Join Date: Apr 2018
Waldo Lake 2020 Trip Report
We left Monday September 7th for our annual Waldo Lake (Oregon) trip. This camping trip has been a family tradition for many years. One difference this year was leaving on Labor Day instead of returning that day, a benefit of being newly retired. Waldo Lake, the second largest natural non-alkali lake in Oregon, is a beautiful, pristine lake in the Willamette National Forest renowned for its purity. With extremely clear water and very little organic material, on a clear day one can see depths of up to 120 feet. We were looking forward to camping, and for me, mountain biking and kayaking. We just acquired an inflatable SUP and my daughters and I were looking forward to trying that out.
We got an early start and arrived at Waldo about 11:30 a.m. We quickly found a campsite, and though the campground was fuller than expected, we were happy to find a nice spot. We got set up and had lunch and a bit later I got geared up and rode my bike up to Charlton Lake. This is a short ride, but usually serves as my warm-up to Waldo and its 5,420 foot elevation. Later that afternoon the camp host came by and said we were under a red-flag warning for fire danger. He explained that while campfires were still allowed, they were to be kept small and that we should keep a bucket of water handy and drown the fire before leaving or going to bed. We noted the increase in wind and smokiness. Before we left home in Portland we had received a National Weather Service alert for high winds. This would prove to have a huge consequences for our trip.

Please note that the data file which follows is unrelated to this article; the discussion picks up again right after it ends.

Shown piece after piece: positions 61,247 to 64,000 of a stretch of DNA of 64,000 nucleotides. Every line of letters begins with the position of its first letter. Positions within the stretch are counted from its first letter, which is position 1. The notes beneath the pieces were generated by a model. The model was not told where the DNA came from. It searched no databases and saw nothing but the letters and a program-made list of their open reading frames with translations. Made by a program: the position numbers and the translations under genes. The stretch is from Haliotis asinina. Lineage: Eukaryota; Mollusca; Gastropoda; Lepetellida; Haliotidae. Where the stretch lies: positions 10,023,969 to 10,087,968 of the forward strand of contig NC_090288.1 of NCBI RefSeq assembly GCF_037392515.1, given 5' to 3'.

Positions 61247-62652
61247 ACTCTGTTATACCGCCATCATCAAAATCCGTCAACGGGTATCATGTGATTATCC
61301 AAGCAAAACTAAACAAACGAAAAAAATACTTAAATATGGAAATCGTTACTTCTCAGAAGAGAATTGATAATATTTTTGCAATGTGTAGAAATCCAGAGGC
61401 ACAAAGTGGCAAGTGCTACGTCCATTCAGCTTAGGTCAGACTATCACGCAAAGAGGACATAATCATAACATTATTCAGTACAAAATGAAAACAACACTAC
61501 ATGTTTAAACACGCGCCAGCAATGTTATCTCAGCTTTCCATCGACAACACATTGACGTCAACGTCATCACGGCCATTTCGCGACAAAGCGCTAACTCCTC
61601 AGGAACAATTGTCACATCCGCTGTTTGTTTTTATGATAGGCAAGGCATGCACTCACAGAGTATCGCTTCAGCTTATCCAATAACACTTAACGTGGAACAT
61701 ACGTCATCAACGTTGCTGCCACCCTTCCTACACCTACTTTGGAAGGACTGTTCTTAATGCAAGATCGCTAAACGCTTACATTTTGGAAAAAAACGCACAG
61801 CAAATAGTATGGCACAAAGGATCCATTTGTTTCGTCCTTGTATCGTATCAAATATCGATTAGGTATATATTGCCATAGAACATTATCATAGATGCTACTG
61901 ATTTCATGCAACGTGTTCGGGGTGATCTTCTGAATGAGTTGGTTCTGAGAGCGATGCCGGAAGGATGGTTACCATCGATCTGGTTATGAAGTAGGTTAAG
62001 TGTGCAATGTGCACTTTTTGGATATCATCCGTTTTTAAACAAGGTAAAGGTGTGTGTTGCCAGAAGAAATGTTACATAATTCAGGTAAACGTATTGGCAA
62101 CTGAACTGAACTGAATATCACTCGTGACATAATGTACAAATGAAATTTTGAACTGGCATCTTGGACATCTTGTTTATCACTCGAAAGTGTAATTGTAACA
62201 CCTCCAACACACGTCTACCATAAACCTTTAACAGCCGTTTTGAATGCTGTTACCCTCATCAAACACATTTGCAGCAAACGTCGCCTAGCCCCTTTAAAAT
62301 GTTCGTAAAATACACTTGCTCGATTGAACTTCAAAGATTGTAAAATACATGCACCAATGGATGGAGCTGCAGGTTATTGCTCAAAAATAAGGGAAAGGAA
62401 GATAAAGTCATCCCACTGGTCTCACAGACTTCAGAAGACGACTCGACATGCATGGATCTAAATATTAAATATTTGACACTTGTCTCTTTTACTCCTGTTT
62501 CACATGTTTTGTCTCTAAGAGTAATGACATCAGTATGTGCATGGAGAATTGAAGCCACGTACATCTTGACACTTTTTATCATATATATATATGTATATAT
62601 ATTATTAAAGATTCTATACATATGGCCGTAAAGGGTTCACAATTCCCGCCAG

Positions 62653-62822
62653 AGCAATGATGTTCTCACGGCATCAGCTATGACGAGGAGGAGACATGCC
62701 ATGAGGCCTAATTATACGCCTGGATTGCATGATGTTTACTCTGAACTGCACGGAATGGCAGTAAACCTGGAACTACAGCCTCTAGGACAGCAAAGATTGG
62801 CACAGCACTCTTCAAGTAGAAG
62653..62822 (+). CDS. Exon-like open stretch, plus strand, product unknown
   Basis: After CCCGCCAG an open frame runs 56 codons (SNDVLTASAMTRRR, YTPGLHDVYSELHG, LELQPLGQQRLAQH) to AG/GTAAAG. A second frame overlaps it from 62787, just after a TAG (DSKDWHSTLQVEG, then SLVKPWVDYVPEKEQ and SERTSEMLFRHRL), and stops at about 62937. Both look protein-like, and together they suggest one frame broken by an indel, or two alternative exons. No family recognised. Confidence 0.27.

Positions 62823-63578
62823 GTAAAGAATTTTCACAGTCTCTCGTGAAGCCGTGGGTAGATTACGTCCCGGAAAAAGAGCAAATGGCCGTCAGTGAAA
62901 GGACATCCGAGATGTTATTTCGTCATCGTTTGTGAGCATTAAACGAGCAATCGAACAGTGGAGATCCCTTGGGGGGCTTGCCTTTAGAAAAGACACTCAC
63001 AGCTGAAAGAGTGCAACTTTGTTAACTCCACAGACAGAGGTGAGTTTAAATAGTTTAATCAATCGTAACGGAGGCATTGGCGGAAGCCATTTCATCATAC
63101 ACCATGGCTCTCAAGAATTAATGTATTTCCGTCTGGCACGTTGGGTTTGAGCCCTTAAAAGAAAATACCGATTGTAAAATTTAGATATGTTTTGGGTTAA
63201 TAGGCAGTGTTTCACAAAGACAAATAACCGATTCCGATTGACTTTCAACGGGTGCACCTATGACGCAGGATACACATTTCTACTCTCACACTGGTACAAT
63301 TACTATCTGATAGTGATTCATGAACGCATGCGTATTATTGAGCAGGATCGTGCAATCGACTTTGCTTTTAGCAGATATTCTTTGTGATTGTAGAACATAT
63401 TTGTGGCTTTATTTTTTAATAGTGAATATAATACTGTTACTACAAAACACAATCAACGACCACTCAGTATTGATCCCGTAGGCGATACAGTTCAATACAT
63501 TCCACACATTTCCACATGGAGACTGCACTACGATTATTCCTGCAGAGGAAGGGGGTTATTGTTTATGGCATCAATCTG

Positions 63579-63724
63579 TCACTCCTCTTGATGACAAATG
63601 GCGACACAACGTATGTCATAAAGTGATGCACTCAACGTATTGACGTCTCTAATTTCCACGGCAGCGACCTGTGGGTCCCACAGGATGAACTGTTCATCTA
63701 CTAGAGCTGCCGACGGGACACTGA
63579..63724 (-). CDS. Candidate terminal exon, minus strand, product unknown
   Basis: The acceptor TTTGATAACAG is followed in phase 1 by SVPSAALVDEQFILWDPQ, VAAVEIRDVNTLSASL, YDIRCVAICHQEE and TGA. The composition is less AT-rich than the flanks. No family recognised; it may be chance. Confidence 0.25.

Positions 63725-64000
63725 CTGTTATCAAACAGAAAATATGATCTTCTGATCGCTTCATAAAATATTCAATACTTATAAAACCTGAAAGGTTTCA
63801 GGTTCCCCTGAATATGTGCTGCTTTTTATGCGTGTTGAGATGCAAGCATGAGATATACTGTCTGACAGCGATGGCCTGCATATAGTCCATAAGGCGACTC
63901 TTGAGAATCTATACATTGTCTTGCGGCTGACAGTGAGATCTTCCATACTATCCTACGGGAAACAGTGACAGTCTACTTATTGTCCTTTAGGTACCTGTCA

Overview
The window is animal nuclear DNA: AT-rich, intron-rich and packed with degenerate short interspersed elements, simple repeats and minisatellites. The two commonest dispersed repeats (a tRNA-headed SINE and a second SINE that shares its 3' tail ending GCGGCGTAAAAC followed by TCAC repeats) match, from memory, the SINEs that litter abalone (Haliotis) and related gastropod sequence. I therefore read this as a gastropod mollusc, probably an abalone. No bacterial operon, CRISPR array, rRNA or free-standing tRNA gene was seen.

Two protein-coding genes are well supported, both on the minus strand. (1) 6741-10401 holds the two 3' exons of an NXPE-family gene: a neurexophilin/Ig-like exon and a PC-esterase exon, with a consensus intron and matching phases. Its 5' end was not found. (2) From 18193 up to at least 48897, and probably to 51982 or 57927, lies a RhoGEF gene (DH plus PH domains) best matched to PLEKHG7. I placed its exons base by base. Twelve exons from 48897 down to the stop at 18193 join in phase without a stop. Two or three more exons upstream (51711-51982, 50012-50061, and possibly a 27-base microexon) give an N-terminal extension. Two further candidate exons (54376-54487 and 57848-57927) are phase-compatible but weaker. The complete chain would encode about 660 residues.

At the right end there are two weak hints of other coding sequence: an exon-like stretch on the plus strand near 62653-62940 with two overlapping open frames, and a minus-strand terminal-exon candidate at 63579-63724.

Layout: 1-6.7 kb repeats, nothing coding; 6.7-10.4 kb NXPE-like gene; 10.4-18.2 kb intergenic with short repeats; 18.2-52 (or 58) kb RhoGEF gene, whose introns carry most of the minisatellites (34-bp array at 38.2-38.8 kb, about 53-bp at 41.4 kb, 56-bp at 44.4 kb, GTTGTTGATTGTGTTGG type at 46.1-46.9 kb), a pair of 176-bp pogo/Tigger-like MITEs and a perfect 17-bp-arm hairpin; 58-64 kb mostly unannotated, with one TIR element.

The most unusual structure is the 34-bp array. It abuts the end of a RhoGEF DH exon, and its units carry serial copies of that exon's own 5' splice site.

We had dinner, built a camp fire and had a pleasant evening. By bed time, the winds had increased substantially and I poured a bucket of water over the fire. As we prepared for bed in the van, we talked about taking the pop-top of the van down due to the high winds. The pop-top tent was flapping ominously and we were concerned, but in the end we left it up. The upper berth provided by the pop-top is where my kids sleep, while I sleep in the lower bed. After lights out, I had trouble sleeping. The wind blew relentlessly and I was restless. I could tell by the movement above me that the girls were restless as well. Nevertheless, I dozed off. At around 1:30 a.m., I awoke to a rapping on the side of the van. I quickly awoke and asked, “What’s going on”? What followed was a quick conversation between the camp host and myself. “We have numerous trees coming down all over the campground”, he said. “You need to evacuate immediately”!
As we grasped the magnitude of the situation, we quickly dressed and prepared to evacuate. Normally, when we leave camp, it is a slow process of repacking all our gear and converting the van from camping mode to driving mode. We had lots of gear outside, including our camp stove, solar panel, kayak, mountain bike, inflatable SUP, chainsaw, chairs, water jug, etc. With the windstorm upon us, getting out quickly and safely was our primary concern. We quickly dressed and began to stow our inside stuff and put the top down. Even without putting outside stuff away, this takes time. McKenzie and Trinity made quick work of it. I loaded my bike, grabbed the not yet inflated SUP, and put the solar panel in its case and under the picnic table. Most of our stuff was on or under the table and we quickly threw anything else under the table and added some large rocks to the tarp we already had over most of our gear. And then we left!